Stony Point Battlefield

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Stony Point Battlefield
Entrance to the site of Stony Point Battlefield.
Nearest city Stony Point, New York
Built 1779
Governing body Palisades Interstate Park Commission
NRHP Reference # 66000567
Significant dates
Added to NRHP October 15, 1966[1]
Designated NHL January 20, 1961[2]

Stony Point Battlefield is the location of the 1779 Battle of Stony Point during the American Revolutionary War. It is a National Historic Landmark.

History[edit]

The site was purchased and preserved in the late 1890s, and opened to the public in 1902.

A flying stunt was flown during the July 16, 1929 sesquicentennial of the Stony Point Battlefield, in front of a crowd of over 8,000 dignitaries. A number of traditional military units were on display, including the “US Horse Artillery,” the “First Troop, Philadelphia City Cavalry” and various infantry army and National Guard units. In comparison to these 18th and 19th century horse and foot-transportation methods, “A modern feature was the flying over the battlefield during the exercises, of an airplane piloted by Mrs. Opal Kunz, who dropped an American flag.” “During the ceremonies, Mrs. Kunz flew alone from the Newark, NJ Airport, in her airplane, the “Betsy Ross” over Stony Point, and from an altitude of 1,000 feet dropped several hundred small American flags, and also a larger one, weighted, which fell upon the battlefield.”[3]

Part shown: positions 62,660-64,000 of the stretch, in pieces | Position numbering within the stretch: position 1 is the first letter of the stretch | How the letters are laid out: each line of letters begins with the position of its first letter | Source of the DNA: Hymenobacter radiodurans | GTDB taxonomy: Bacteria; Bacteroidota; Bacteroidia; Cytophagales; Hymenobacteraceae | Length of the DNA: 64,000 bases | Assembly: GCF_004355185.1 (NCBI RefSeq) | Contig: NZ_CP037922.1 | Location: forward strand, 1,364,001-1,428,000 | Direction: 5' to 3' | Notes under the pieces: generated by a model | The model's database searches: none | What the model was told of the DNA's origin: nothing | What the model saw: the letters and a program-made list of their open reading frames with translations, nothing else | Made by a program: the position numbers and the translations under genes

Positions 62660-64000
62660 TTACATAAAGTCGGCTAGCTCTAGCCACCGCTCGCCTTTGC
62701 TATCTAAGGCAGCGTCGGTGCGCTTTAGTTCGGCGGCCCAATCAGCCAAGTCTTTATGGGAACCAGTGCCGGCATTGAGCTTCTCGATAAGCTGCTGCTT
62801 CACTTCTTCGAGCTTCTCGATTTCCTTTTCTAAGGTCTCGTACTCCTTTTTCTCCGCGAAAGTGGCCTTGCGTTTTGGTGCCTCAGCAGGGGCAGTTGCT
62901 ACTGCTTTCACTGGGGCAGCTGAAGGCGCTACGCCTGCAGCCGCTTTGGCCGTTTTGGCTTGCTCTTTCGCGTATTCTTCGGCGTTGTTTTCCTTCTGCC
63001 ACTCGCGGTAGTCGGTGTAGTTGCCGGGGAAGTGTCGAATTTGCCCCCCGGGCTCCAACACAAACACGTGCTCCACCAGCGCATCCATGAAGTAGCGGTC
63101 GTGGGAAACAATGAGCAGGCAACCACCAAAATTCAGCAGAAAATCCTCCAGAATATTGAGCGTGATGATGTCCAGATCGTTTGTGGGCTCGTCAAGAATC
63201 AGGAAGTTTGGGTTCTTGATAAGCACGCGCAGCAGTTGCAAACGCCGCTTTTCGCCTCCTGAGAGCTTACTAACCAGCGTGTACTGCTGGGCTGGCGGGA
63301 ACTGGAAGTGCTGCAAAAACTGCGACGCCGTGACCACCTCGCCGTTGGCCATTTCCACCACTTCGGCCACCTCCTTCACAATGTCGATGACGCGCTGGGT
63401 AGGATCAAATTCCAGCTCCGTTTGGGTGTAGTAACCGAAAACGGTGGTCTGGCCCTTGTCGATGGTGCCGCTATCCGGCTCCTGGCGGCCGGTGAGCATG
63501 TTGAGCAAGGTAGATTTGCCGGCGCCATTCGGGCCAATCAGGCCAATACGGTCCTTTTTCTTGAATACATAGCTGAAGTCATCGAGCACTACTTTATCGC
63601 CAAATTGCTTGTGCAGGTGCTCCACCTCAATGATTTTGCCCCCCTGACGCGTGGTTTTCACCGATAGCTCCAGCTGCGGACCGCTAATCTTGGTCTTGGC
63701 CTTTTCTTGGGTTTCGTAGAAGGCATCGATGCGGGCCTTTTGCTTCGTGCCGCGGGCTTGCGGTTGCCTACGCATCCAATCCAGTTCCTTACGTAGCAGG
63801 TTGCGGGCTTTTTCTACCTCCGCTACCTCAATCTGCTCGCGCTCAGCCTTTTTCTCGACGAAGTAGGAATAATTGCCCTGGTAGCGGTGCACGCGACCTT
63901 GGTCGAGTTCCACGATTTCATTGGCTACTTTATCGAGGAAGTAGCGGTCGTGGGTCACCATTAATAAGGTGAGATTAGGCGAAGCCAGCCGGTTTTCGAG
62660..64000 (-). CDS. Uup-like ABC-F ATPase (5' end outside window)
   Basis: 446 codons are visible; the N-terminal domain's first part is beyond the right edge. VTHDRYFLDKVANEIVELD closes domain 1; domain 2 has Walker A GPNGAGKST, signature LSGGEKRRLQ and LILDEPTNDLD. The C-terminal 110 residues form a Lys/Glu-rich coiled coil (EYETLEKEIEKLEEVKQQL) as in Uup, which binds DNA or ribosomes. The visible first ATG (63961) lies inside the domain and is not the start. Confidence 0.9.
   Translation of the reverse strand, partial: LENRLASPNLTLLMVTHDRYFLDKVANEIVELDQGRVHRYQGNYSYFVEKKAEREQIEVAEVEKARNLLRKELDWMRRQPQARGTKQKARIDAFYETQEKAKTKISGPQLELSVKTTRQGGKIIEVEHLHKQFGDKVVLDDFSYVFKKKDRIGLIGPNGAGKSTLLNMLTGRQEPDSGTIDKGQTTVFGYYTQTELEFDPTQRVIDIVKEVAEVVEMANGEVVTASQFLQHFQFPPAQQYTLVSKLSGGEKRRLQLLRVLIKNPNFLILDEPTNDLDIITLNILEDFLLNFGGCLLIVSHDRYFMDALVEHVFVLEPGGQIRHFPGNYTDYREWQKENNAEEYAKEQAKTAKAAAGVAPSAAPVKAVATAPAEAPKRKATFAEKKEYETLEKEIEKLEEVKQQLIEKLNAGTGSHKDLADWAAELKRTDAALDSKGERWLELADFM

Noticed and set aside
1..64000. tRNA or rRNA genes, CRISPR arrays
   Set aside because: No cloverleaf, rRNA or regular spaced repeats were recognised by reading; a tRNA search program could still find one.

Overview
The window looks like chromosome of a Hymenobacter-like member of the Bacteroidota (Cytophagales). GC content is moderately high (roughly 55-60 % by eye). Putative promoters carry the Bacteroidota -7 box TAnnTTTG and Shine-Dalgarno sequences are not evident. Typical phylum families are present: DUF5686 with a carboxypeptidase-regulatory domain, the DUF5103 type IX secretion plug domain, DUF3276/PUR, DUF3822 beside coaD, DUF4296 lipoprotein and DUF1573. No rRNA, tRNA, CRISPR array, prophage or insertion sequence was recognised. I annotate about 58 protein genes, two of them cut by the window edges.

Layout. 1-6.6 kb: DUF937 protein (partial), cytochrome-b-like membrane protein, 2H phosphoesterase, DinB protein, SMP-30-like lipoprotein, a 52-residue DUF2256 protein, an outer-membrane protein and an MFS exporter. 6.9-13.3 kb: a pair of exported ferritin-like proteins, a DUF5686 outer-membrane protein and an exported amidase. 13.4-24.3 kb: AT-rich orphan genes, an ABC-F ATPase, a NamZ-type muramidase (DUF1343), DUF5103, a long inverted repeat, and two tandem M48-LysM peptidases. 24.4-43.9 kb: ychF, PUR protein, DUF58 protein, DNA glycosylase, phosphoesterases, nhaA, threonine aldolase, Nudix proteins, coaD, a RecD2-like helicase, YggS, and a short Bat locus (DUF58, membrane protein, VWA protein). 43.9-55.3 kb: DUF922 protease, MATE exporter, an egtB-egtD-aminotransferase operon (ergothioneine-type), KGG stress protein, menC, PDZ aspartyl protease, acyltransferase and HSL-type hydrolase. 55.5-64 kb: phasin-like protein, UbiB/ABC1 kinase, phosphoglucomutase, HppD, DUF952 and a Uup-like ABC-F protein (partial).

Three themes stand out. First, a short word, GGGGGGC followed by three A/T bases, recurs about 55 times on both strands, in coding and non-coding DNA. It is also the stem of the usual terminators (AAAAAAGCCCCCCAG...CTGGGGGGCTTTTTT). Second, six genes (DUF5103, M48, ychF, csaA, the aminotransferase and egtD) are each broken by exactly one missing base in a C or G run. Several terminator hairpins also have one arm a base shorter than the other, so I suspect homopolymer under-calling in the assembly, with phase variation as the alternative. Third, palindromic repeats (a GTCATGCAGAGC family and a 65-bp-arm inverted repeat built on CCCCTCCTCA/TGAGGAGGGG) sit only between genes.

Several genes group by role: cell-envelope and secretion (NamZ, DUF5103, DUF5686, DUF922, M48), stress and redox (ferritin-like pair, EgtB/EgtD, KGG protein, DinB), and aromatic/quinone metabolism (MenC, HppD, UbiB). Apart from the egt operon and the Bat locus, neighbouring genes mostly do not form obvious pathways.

A museum was built on the site in 1936, and in the 1940s the Palisades Interstate Park Commission took over administration of the battlefield and began to acquire more of the surrounding area.

It was declared a National Historic Landmark in 1961.[2][4]

By the 1980s, the park encompassed all public land on the peninsula, including the historic Stony Point Lighthouse, built in 1826.

The site is now operated as Stony Point Battlefield State Historic Site, and includes the museum with exhibits about the battle and the lighthouse. The park offers interpretive programs including 18th century military life, cannon and musket firings, cooking demonstrations, nature walks, guided tours of the battlefield, and children's activities.

The park is open Wednesday through Saturday from 10am to 5pm, and Sundays 1pm to 5 pm. It is accessible from U.S. Route 9W just north of the Village of Stony Point.

References[edit]

  1. ^ "National Register Information System". National Register of Historic Places. National Park Service. 2007-01-23. 
  2. ^ a b "Stony Point Battlefield". National Historic Landmark summary listing. National Park Service. Retrieved 2007-09-18. 
  3. ^ Kimball, LeRoy E. “The Society and Stony Point: The Battlefield on Which General “Mad” Anthony Wayne Revived the Patriot Cause by the Midnight Capture of the British Garrison: It Has Been in our Custody Since 1899.” Scenic and Historic America: Bulletin of the American Scenic and Historic Preservation Society. Volume II, number 3 & 4, December 1930. Page 34.
  4. ^ Richard Greenwood (December 12, 1975). National Register of Historic Places Inventory-Nomination: Stony Point Battlefield PDF (391 KiB). National Park Service.  and Accompanying 3 photos, from 1975. PDF (582 KiB)

External links[edit]

Coordinates: 41°14′29″N 73°58′25″W / 41.241449°N 73.973522°W / 41.241449; -73.973522